Appendix D. Comparison with other signalling systems

(An aside: GTK calls this scheme "signalling"; the sharp-eyed reader with GUI toolkit experience will note that this same design is often seen under the name of "broadcaster-listener" (e.g., in Metrowerks' PowerPlant framework for the Macintosh). It works in much the same way: one sets up broadcasters, and then connects listeners to them; the broadcaster keeps a list of the objects listening to it, and when someone gives the broadcaster a message, it calls all of its objects in its list with the message. In gtkmm, signal objects play the role of broadcasters, and slots play the role of listeners - sort of. More on this later.)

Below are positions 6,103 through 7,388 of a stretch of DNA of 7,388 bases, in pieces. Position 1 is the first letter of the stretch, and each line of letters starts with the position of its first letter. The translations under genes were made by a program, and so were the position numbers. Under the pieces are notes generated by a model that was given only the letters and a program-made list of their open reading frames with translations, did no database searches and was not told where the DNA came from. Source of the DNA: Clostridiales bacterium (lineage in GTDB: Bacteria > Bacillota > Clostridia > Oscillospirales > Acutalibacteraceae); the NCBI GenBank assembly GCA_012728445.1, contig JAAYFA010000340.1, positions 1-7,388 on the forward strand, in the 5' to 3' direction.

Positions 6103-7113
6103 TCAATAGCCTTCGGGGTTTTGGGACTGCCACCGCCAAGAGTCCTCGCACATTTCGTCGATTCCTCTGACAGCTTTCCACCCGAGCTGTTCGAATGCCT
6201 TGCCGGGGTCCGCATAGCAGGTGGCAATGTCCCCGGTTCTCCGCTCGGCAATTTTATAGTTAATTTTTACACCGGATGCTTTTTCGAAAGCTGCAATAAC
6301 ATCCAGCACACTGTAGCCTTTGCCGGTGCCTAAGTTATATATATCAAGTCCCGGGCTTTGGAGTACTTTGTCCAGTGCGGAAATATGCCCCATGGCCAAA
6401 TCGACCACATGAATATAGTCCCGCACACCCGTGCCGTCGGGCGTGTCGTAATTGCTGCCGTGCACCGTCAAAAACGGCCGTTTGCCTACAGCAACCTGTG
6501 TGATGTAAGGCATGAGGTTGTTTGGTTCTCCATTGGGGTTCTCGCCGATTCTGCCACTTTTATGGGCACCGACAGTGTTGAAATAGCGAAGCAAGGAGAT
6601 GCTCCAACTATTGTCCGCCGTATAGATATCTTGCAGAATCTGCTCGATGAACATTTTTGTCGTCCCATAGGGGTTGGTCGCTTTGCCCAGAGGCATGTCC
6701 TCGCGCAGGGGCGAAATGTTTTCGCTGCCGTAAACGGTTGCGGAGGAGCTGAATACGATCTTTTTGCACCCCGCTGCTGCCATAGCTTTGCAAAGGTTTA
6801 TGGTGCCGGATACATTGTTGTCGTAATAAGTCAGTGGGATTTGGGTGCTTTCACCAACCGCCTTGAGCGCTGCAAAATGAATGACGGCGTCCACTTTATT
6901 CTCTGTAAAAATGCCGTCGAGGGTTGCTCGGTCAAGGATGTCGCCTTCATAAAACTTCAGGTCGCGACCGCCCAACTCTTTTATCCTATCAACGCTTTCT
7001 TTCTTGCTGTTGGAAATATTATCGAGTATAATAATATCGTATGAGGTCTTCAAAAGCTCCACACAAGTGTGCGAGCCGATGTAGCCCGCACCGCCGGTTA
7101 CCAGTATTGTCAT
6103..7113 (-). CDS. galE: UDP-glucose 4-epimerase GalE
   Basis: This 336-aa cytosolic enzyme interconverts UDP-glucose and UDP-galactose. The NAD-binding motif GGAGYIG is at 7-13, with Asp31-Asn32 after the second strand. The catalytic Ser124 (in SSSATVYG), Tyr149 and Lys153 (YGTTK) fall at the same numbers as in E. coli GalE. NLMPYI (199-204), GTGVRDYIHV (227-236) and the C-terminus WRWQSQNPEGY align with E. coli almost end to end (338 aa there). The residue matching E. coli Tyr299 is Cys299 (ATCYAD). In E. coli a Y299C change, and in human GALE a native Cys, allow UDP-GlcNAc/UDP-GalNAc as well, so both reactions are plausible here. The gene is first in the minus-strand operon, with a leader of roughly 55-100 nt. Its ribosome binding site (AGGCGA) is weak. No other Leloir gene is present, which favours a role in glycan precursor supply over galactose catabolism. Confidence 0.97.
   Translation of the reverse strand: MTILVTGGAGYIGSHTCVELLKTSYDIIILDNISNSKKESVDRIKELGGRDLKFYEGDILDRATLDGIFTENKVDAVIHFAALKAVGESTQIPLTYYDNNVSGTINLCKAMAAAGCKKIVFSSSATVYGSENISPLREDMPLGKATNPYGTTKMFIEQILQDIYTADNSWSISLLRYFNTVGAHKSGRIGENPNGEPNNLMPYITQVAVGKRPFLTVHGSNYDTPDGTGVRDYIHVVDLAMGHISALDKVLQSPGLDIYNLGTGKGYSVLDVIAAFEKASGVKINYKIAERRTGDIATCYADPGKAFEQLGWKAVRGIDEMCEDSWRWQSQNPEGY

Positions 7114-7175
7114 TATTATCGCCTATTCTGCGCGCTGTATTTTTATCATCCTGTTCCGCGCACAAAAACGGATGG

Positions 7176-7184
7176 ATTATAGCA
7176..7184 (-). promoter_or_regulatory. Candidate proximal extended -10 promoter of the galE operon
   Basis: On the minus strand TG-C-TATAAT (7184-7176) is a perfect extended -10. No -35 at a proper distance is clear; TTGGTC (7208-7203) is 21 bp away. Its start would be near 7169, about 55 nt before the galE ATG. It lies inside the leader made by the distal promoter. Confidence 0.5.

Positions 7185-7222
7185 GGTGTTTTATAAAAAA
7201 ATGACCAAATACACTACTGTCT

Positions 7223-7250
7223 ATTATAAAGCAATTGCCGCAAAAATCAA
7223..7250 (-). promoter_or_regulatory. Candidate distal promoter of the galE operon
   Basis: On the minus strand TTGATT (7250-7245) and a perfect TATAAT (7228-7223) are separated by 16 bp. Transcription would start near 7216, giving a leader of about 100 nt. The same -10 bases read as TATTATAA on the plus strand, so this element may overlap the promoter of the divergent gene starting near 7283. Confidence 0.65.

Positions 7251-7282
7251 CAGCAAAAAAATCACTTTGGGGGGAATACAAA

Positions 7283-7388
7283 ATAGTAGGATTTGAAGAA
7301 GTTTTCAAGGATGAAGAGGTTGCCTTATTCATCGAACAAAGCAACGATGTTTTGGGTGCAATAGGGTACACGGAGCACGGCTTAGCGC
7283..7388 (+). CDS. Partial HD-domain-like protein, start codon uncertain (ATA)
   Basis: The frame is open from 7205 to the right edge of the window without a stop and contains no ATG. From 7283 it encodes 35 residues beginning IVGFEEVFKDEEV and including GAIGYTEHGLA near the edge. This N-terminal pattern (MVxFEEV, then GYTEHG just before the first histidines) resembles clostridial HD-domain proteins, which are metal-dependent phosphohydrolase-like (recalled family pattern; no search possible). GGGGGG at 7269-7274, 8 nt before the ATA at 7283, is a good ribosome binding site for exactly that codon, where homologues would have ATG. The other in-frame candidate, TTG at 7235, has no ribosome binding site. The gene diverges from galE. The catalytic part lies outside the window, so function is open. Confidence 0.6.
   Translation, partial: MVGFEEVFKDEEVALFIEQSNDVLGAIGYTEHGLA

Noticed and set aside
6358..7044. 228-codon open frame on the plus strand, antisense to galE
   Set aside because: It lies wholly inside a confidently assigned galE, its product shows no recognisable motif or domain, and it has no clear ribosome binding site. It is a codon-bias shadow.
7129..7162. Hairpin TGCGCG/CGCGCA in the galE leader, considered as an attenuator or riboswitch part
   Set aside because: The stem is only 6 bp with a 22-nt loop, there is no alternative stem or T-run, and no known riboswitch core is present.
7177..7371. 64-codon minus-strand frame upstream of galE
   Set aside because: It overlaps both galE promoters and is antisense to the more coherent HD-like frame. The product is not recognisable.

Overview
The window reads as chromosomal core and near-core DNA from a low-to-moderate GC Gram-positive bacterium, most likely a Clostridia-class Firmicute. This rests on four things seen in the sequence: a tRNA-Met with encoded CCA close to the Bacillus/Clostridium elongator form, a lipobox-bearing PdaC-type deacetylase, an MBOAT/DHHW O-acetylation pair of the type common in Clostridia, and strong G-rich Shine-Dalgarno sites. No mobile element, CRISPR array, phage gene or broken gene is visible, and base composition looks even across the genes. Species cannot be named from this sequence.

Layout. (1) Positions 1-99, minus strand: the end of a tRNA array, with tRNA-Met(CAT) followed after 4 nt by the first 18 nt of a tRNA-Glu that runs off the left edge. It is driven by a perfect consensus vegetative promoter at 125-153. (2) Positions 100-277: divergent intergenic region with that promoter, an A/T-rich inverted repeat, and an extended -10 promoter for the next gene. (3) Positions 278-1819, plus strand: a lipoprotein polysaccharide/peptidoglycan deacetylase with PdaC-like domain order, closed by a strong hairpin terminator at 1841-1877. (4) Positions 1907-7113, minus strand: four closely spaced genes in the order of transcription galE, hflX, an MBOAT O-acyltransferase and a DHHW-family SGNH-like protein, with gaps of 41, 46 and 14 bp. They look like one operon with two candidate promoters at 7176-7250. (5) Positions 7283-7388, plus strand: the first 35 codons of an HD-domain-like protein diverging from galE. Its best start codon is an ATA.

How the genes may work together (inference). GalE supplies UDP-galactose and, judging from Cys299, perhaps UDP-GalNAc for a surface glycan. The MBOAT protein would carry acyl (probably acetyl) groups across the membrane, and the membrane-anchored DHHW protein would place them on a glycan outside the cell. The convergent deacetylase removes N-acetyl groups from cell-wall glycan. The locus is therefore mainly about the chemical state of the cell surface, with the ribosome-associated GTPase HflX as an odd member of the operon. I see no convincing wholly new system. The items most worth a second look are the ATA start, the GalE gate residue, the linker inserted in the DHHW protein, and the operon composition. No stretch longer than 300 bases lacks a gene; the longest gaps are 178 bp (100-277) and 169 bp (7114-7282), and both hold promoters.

gtkmm signal handlers are strongly-typed, whereas GTK C code allows you to connect a callback with the wrong number and type of arguments, leading to a segfault at runtime. And, unlike Qt, gtkmm achieves this without modifying the C++ language.

Re. Overriding signal handlers: You can do this in the straight-C world of GTK too; that's what GTK's object system is for. But in GTK, you have to go through some complicated procedures to get object-oriented features like inheritance and overloading. In C++, it's simple, since those features are supported in the language itself; you can let the compiler do the dirty work.

This is one of the places where the beauty of C++ really comes out. One wouldn't think of subclassing a GTK widget simply to override its action method; it's just too much trouble. In GTK, you almost always use signals to get things done, unless you're writing a new widget. But because overriding methods is so easy in C++, it's entirely practical - and sensible - to subclass a button for that purpose.